Perhaps the reference in the word is to a Gnostic sect akin to the later Mandæans (if the word derives, as some linguists think it does, from Arabic ch'bae "to baptize," Aramaic tzebha "he dipped, dyed"); but it has the appearance of derivation from the Semitic root of Hebrew tzabha "host, army" (see Sabaoth), and as the Sabians were thought to have been star-worshippers, the word was interpreted as referring to the "host of heaven." Related: Sabaism "star-worship" (Century Dictionary says Sabeanism is incorrect).

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Islamophobia (n.)

"hostility or discrimination against Muslims," supposedly rooted in dread or hatred of Islam, by 1996, from Islam + -phobia, as used in Judaeophobia, Francophobia, etc. Related: Islamophobic; Islamophobe.

The term [a report by the liberal think-tank Runnymede Trust] uses, 'Islamophobia,' is so recently coined that it has yet to be recognised in the Oxford English Dictionary, but according to the trust the phenomenon it refers to 'has existed in western countries and cultures for centuries.' ["Islamophobia," Third Way, April 1997]

The related words have been in occasional use for more than a century, however. Islamophobe is attested in 1877 in English and by 1914 in French.

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mantis (n.)

1650s, "type of insect that holds its forelegs in a praying position" (especially the praying mantis, Mantis religiosa), Modern Latin, from Greek mantis, used of some sort of elongated insect with long forelimbs (Theocritus), literally "one who divines, a seer, prophet," from mainesthai "be inspired," related to menos "passion, spirit," from PIE *mnyo-, suffixed form of root *men- (1) "to think," with derivatives referring to qualities and states of mind or thought (compare mania and -mancy).

The insects, which live in temperate and tropical regions worldwide, are so called for its way of holding the enlarged forelimbs as if in prayer. The mantis shrimp (by 1853; earlier sea-mantis, 1690s) is so called for its resemblance to the insect.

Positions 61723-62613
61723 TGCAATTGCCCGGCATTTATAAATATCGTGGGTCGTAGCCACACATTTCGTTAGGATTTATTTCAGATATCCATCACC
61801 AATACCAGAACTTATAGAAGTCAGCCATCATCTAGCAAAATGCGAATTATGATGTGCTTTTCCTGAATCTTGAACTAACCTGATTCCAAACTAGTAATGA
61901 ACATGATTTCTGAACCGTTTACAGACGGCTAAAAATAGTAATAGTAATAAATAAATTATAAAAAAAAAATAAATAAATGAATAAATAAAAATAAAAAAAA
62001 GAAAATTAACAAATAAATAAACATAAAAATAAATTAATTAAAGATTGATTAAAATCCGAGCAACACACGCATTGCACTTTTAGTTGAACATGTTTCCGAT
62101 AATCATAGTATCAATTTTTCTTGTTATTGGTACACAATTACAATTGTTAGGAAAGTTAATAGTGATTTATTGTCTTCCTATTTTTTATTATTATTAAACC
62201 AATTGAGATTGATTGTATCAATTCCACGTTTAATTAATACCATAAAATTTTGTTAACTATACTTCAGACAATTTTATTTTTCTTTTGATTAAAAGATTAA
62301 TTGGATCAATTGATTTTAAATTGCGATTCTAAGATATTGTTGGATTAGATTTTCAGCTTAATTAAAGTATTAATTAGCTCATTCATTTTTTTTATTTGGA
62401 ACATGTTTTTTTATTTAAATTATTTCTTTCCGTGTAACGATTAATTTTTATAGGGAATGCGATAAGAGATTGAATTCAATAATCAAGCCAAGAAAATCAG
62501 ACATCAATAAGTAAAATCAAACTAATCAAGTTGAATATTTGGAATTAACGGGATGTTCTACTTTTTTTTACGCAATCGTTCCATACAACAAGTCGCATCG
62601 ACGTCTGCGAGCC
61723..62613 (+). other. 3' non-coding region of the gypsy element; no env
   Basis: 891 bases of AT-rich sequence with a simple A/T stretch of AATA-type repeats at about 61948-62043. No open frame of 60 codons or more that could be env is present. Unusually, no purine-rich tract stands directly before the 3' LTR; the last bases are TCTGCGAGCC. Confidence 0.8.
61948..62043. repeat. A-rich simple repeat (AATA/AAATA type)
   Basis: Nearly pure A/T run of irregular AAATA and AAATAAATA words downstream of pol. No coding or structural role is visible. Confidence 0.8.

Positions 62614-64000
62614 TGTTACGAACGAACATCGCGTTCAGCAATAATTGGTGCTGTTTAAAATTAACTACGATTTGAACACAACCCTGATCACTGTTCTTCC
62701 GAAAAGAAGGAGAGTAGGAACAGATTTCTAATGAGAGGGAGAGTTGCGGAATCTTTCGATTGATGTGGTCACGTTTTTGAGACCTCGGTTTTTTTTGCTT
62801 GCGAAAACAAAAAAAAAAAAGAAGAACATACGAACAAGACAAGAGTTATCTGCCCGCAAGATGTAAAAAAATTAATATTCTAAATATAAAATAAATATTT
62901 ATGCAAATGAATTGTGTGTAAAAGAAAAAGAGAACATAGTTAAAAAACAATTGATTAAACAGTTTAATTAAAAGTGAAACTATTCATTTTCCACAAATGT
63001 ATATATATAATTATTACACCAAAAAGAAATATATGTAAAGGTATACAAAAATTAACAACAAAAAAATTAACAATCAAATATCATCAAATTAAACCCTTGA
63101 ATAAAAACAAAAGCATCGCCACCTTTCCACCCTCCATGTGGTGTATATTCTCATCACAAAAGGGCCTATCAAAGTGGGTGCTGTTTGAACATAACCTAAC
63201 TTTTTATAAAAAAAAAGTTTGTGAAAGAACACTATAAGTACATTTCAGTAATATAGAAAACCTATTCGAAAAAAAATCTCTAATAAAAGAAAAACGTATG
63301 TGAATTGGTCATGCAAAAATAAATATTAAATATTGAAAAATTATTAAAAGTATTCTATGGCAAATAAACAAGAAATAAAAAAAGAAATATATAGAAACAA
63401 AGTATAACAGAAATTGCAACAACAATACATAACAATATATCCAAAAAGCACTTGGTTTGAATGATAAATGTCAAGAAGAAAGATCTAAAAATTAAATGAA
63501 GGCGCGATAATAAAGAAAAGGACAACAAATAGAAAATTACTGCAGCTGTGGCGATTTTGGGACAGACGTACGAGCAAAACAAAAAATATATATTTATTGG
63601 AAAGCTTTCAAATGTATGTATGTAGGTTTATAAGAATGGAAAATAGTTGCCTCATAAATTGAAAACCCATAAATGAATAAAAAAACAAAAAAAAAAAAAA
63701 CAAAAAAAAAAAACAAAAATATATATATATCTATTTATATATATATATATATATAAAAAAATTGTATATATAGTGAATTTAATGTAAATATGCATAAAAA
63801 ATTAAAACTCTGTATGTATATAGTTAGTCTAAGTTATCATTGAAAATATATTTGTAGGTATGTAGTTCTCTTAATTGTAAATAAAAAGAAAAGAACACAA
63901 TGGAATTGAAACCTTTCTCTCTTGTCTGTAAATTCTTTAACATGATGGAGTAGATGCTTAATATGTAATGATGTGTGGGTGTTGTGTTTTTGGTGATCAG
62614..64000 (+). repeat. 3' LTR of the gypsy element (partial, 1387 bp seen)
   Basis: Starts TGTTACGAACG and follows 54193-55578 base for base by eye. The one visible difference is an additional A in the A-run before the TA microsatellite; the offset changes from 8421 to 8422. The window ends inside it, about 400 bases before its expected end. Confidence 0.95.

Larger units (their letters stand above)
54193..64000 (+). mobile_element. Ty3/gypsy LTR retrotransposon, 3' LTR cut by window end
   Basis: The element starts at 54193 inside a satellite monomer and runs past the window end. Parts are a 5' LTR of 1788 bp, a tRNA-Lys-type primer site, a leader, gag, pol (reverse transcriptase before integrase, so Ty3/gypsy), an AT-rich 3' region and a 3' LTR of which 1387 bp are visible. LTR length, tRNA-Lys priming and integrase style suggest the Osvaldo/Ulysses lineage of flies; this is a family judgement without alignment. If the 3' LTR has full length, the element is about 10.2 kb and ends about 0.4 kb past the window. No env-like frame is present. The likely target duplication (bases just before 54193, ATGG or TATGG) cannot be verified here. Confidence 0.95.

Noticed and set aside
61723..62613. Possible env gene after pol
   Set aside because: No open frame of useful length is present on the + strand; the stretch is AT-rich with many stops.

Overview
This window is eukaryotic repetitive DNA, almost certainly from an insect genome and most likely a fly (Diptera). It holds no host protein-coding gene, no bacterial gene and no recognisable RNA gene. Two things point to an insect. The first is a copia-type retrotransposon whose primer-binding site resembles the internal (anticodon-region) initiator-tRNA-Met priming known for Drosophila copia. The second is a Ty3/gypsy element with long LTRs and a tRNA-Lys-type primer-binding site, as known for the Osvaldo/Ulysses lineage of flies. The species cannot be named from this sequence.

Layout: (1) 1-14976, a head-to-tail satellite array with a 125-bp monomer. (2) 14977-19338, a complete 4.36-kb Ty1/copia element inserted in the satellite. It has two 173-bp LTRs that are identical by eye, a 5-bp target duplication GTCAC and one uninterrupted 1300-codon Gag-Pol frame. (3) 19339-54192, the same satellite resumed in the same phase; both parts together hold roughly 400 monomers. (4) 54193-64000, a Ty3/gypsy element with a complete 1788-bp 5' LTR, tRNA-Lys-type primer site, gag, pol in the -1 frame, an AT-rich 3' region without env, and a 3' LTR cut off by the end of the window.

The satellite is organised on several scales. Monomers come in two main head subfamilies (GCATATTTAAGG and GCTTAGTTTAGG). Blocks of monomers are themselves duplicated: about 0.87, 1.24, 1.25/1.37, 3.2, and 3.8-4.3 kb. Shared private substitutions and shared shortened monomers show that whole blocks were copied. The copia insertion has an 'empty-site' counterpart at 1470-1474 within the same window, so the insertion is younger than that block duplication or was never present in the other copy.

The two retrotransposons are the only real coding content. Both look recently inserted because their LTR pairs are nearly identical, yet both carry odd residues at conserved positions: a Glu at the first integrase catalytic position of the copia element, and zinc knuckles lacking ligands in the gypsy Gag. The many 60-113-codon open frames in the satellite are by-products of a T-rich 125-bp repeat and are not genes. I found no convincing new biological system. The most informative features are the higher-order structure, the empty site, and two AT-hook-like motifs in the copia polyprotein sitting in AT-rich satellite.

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one-horse (adj.)

"small-scale, petty" 1853, American English, colloquial, in reference to towns; see one + horse (n.). Probably from earlier use in reference to a carriage, sleigh, plow, etc., "drawn by a single horse" (1750); also "possessing only one horse" (of a farmer); hence "petty, on a small scale, of limited capacity or resources; inferior."

Shortly afterwards I took a stroll over the town. It was what is generally denominated a "one horse town," and I would think a pretty small pony at that. Two stores, one grocery, a stable, and four dwellings made up the sum of its buildings. ["Daguerreotyping in the Back Woods," in Yankee Notions, March, 1855]
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record (v.)

c. 1200, recorden, "to repeat, reiterate, recite; rehearse, get by heart" (senses now obsolete), from Old French recorder "tell, relate, repeat, recite, report, make known" (12c.) and directly from Latin recordari "remember, call to mind, think over, be mindful of," from re-, here probably with a sense of "restore" (see re-), + cor (genitive cordis) "heart" (the metaphoric seat of memory, as in learn by heart), from PIE root *kerd- "heart."

The meaning "set down in writing, preserve the memory of by written or other characters, write down for the purpose of preserving evidence of" is by mid-14c. The sense of "put sound (later pictures, etc.) on disks, cylinders, tape, etc." is from 1892. Related: Recorded; recording.

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dogmatic (adj.)

1680s, of persons, writings, etc., "disposed to make positive assertions without presenting arguments or evidence;" 1706, "pertaining to or of the nature of dogma," from Late Latin dogmaticus, from Greek dogmatikos "pertaining to doctrines," from dogma (genitive dogmatos) "opinion, tenet," literally "that which one thinks is true," from dokein "to seem good, think" (from PIE root *dek- "to take, accept"). Related: Dogmatical (c. 1600).

[T]he dogmatic man insists strenuously upon the correctness of his own opinions, and, being unable to see how others can fail to believe with him, dictatorially presses upon them his opinions as true without argument, while he tends also to blame and overbear those who venture to express dissent. [Century Dictionary]